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The Shock of AmericaEurope and the Challenge of the Century$
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David Ellwood

Print publication date: 2012

Print ISBN-13: 9780198228790

Published to Oxford Scholarship Online: September 2012

DOI: 10.1093/acprof:oso/9780198228790.001.0001

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Roosevelt's America: The Flickering Beacon

Roosevelt's America: The Flickering Beacon

(p.176) 5 Roosevelt's America: The Flickering Beacon
The Shock of America

David Ellwood

Oxford University Press

Increasingly Roosevelt's 1930s America looked like European capitalism's last best hope. But what were the true lessons of its successes and obvious failures? ‘Middle’ opinion in Britain — personified by Keynes — took them seriously; the French Popular Front attempted to embrace them in lieu of the socialist revolution; everywhere the personal charisma and unbeatable optimism of the President served as an inspiration even as democractic politicians despaired that he would ever rescue them from the threat of war. But America was changing; an internationalist élite was girding itself to embrace the rendez-vous with history it saw in the Old World's collapse, developing its economic-determinist analysis of the roots of Europe's troubles, and presenting its view of a technologically driven, consumerist future with enormous panache at the New York World's Fair of 1939–40. But of all America's institutions, only Hollywood and the great foundations embraced the cause of European democracy openly, with the result that they became a mecca for the hundreds of intellectual and artistic exiles who fled to the US as war came.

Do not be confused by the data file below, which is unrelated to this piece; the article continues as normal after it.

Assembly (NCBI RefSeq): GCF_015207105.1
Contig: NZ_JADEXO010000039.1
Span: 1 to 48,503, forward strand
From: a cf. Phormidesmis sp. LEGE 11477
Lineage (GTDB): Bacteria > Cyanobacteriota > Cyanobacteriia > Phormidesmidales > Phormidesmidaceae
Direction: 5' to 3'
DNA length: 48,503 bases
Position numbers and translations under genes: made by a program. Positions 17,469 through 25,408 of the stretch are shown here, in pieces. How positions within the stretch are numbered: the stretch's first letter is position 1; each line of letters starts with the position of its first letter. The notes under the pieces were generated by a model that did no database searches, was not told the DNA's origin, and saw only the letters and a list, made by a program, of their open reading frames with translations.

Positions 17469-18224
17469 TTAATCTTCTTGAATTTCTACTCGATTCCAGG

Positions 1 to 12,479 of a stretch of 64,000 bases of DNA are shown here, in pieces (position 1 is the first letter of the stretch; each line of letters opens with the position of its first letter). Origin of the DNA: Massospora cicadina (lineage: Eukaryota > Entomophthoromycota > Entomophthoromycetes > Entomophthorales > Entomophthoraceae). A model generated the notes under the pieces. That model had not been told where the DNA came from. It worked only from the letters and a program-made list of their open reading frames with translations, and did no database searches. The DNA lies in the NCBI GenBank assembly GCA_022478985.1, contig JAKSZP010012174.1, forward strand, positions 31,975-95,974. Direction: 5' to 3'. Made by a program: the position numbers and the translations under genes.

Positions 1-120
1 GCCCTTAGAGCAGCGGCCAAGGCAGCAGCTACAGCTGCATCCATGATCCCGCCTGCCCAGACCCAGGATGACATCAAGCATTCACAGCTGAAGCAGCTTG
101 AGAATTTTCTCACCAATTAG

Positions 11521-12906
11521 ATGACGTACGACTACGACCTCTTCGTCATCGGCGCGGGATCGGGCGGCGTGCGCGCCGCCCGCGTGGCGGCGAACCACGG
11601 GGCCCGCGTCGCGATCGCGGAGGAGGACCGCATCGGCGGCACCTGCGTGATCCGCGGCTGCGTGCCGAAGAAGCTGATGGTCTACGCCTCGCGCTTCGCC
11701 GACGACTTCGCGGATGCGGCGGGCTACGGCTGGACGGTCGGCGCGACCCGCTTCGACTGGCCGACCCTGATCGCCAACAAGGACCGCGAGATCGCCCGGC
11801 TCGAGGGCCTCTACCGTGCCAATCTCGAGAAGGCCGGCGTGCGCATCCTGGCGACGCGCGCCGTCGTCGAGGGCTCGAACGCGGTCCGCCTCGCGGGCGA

Keywords:   Roosevelt, New Deal, middle way, Keynes, Popular Front, intellectual exiles, New York World's Fair, isolationism

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